Ventilation shutdown plus heat is considered the most “cruellest option” for killing birds affected by the continuing bird flu epidemic.
Just like humans and animals, birds have their own pandemics. This year, the H5N1 virus, or bird flu, has affected millions of birds in factory farms like chickens, ducks, and turkeys.
Since early 2022, more than 49 million birds in 46 US states have been impacted by the virus.
The UK and Europe are also coping with an “unprecedented” number of cases of the infection in their farmed birds as well as their wildlife. Between June to September, there were five times the amount of outbreaks than in the same duration last year.
While many of the infected birds succumb to the H5N1 virus, millions more are killed deliberately, en-masse to contain the spread of the virus.
According to a report by Animal Welfare Institute (AWI) based on USDA data, farmers use three main ways to kill large flocks.
These include suffocating the birds by filling barns with CO2, choking the birds by filling barns with foam and ventilation shutdown plus heat (VSD+).
Of those 3 methods, VSD+ is the cheapest and most common technique. But it’s also the one that causes the birds the most suffering.
It involves cutting off airflow in a barn, followed by raising temperatures of the barn to 104 degrees Fahrenheit. This causes the site to essentially become a giant oven, and the birds die by suffocating or overheating, often after suffering for hours.
Animal advocates describe the process as “basically cooking animals alive”. Even vets deem this technique as ‘the most inhumane method available’.
European officials have also flagged VSD+ as “likely to be highly painful” and “must never be used”.
However, the AWI analysis found that US farmers chose to use VSD+ in 73% of the culls carried out over the past few months.
Moreover, the National Association of State Departments of Agriculture (Nasda), which represents state-level agriculture agencies across the US, has approved a measure asking the US Department of Agriculture (USDA) to consider making it a “preferred” method, the Guardian reports.
This would mean that US farmers can bypass the other two currently preferred methods and opt for VSD+ without seeking approval or permission.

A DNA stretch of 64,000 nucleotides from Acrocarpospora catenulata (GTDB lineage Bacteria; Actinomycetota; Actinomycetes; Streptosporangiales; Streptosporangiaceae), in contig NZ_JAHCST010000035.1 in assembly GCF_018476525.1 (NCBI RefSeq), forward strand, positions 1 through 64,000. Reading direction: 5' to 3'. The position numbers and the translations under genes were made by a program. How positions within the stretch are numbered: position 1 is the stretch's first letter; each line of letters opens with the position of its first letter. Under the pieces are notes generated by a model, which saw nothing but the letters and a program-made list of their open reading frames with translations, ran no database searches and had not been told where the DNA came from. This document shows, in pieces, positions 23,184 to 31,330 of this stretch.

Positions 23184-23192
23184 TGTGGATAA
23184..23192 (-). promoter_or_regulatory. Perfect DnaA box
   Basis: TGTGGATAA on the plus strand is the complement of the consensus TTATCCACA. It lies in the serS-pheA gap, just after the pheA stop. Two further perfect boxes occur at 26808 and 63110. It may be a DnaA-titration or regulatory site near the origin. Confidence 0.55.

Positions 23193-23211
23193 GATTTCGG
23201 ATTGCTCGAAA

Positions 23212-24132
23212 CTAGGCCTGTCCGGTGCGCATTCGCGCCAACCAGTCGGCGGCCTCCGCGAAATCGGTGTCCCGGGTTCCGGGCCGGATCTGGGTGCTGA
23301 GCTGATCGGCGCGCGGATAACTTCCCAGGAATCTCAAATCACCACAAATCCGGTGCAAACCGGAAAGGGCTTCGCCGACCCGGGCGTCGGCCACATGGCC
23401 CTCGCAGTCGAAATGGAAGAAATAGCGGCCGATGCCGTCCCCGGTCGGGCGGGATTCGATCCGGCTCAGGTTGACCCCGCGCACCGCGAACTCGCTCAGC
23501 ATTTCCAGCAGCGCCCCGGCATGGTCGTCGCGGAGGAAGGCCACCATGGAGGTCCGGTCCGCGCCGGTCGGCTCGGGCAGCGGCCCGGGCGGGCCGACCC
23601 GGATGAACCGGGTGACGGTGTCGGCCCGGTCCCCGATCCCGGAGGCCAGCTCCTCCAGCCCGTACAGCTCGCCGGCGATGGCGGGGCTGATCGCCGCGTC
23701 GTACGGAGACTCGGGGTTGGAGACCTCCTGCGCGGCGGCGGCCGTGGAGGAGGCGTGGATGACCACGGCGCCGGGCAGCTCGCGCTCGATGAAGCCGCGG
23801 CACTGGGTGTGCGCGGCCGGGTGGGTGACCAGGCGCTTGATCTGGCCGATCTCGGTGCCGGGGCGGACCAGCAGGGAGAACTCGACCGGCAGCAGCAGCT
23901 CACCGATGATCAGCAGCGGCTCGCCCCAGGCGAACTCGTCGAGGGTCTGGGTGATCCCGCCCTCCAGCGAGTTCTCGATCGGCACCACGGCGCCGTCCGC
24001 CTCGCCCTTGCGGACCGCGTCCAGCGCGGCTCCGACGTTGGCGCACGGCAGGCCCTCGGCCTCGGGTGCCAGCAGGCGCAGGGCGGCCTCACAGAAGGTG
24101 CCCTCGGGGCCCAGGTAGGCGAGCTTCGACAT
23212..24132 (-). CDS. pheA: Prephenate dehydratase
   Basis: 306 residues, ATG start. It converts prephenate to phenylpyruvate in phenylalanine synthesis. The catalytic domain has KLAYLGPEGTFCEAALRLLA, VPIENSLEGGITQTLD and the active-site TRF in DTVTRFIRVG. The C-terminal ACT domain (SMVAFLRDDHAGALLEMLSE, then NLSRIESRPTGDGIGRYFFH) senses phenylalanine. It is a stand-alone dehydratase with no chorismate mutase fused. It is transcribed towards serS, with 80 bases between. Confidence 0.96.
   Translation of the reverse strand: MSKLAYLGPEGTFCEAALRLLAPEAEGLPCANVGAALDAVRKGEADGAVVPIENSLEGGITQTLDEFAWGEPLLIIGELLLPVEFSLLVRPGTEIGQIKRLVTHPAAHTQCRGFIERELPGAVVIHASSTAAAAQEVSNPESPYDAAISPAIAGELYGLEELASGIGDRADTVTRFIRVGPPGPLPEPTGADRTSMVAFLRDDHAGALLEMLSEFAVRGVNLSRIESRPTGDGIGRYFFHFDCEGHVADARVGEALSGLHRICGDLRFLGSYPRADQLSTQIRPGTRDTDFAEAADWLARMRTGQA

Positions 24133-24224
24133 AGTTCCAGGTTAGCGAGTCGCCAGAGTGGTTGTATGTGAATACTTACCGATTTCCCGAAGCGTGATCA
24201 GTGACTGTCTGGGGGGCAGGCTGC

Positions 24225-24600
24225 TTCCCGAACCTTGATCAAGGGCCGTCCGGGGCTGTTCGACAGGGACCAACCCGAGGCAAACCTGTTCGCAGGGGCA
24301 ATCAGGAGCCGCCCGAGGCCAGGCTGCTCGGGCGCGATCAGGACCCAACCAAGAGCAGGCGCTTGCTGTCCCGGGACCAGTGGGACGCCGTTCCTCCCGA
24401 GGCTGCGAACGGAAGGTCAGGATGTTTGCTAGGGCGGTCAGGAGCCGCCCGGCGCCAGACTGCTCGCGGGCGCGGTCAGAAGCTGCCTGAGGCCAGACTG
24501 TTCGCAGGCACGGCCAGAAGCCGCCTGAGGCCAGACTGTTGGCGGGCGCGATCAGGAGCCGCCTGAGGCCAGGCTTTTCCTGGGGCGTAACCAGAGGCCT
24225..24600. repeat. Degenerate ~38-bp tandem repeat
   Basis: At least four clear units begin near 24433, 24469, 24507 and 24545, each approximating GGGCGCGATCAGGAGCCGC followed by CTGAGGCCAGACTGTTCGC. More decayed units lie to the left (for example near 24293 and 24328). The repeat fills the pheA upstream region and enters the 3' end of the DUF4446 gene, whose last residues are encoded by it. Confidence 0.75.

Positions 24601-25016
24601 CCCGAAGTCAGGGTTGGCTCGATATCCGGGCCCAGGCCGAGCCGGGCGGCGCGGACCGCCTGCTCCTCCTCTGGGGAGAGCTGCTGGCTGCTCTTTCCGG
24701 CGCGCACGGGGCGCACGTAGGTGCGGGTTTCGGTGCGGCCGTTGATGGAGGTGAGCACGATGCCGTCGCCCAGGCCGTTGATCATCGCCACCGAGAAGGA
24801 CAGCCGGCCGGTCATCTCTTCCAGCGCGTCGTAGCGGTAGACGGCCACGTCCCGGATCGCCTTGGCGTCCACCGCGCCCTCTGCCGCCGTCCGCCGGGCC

Dena Jones is the director of the Animal Welfare Institute’s farm animal programme. She said: “Although the avian flu outbreak is global, only the US has put ethics completely aside and intentionally induced heatstroke to kill millions of animals.”
She added: “In the current outbreak, [VSD+]—once considered an option of last resort—has become the default,”
Nasda in a statement said: “Nasda does not endorse single methods of depopulation, rather Nasda supports considering the uniqueness of each region, state and farm when making decisions regarding depopulation and recommends using methods that minimise the loss of life to animals.”
Avian flu’s growing threat
The avian flu outbreak in 2014-2015 resulted in the death of 50 million chickens and turkeys and cost taxpayers approximately $850 million.
Meanwhile, the current outbreak, which is concentrated in a handful of states, has already spread to chicken and turkey flocks nationwide.
In the last five months, the USDA’s Animal and Plant Health Inspection Service (APHIS) has found the flu in 184 commercial flocks and 176 backyard flocks.
Wild birds have also been affected by the virus.
“Even mild strains of animal viruses can have a catastrophic impact,” Jones explained.
Viruses mutate quickly on factory farms. The lack of genetic diversity also makes it very easy for the virus to infect entire flocks.
While bird flu is normally expected to die down in summer months, this hasn’t happened, either in North America or Europe.
Virus impact on humans
Aside from infecting birds, the virus also puts workers at risk of contracting the disease and spreading it to surrounding communities.
So far, the bird flu virus hasn’t been very successful in spreading among humans. Since 2003, only 865 humans have been infected. However, over half of those cases were deadly.
Furthermore, history has shown that these viruses have the potential to mutate and become more contagious between people.
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